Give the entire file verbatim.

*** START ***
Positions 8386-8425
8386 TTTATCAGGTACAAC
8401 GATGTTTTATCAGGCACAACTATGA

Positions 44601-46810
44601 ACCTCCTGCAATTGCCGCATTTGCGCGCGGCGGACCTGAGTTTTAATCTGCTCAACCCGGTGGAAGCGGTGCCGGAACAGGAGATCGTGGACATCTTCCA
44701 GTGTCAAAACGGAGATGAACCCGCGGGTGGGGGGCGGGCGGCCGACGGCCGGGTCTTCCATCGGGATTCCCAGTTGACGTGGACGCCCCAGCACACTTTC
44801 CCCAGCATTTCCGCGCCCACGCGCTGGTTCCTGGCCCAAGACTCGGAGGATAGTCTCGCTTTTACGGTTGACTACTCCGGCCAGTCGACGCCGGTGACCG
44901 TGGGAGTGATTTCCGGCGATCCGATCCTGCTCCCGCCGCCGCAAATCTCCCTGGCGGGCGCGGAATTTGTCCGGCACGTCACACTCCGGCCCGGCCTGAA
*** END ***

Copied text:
Positions 8386-8425
8386 TTTATCAGGTACAAC
8401 GATGTTTTATCAGGCACAACTATGA

Positions 44601-46810
44601 ACCTCCTGCAATTGCCGCATTTGCGCGCGGCGGACCTGAGTTTTAATCTGCTCAACCCGGTGGAAGCGGTGCCGGAACAGGAGATCGTGGACATCTTCCA
44701 GTGTCAAAACGGAGATGAACCCGCGGGTGGGGGGCGGGCGGCCGACGGCCGGGTCTTCCATCGGGATTCCCAGTTGACGTGGACGCCCCAGCACACTTTC
44801 CCCAGCATTTCCGCGCCCACGCGCTGGTTCCTGGCCCAAGACTCGGAGGATAGTCTCGCTTTTACGGTTGACTACTCCGGCCAGTCGACGCCGGTGACCG
44901 TGGGAGTGATTTCCGGCGATCCGATCCTGCTCCCGCCGCCGCAAATCTCCCTGGCGGGCGCGGAATTTGTCCGGCACGTCACACTCCGGCCCGGCCTGAA